A Prayer for Sexual Purity (1 Thessalonians 4:1-8)


Big Idea: I pray that you will excel in holiness, be sexually pure, and desire God.

This is the sixth and final sermon in the series God Loves Sex. I’ve enjoyed this series, although it’s been challenging.

Today I want to finish off by asking what exactly I’ve been trying to accomplish in this series. It’s very simple, actually. I want to pray for you. I want to pray that three things will be true of you.

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I didn’t make these three things up. They come from a letter that Paul wrote to the Thessalonians. It was written to a city in Greece that was a bustling place. Because it was a trade city, it had many of the vices associated with trade. The theater there was known for being sexually crude. When you arrived, you would find that there was lots of alcohol, gambling, and sex. Those were a major part of the economy. Young men were expected to have an active sex life with slaves, prostitutes, and lovers. Bisexuality was more common in this area than in other parts of the empire. Friendships between men might be cemented with a sexual relationship.

In other words, this was a fairly sexual place. In many ways, it was a place a lot like Liberty Village. As Paul writes to them, he instructs them on how to be sexually pure in a sex-crazed culture. I see three things in this passage that form the basis of my prayer for you today.

First: I pray that you will become radically holy.

Second: I pray that you will be sexually pure.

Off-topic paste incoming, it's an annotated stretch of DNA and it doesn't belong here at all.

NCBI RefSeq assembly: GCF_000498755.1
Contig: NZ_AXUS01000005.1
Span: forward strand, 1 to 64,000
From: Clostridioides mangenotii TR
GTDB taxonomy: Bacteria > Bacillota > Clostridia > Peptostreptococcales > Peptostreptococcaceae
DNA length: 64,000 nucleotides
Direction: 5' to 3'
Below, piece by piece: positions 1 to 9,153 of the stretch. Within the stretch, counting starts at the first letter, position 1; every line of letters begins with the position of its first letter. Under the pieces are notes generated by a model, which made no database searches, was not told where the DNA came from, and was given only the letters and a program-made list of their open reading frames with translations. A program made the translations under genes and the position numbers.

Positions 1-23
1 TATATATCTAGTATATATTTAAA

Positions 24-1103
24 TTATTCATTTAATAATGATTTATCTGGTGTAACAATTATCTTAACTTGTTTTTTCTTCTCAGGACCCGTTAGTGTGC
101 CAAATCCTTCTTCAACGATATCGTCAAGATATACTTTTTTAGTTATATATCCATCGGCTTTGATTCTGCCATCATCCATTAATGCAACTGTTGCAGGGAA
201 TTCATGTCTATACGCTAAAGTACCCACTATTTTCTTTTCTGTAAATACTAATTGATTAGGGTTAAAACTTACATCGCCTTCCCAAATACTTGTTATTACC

Third: I pray that you will base your holiness and purity on God.

First: I pray that you will become radically holy.

As we look at this passage, the first thing I pray for you is that you would be radically holy. I picture myself as a quarterback with a football, and as you run down the field, I’m telling you to go deep. Run to the end zone. We’re looking for a touchdown.

And that’s what we see in this passage as well. What we want, and what I’m praying for, isn’t that something small. I’m praying for something radical and transformative. Look at what Paul says in verse 1:

Finally, then, brothers, we ask and urge you in the Lord Jesus, that as you received from us how you ought to walk and to please God, just as you are doing, that you do so more and more. (1 Thessalonians 4:1)

Notice the strength of the appeal: “we ask and urge you in the Lord Jesus.” This isn’t, “Hey, guys, if you have the time, this would be worth checking out.” There’s an urgency to this request. The appeal isn’t just from Paul; he urges them, and us, in the Lord Jesus. What he says here is urgent and important.

What’s the appeal? He says that they’ve already learned how to walk and please God. In other words, he’s saying they already know how to conduct their lives in a holy way. They’re already doing a good job.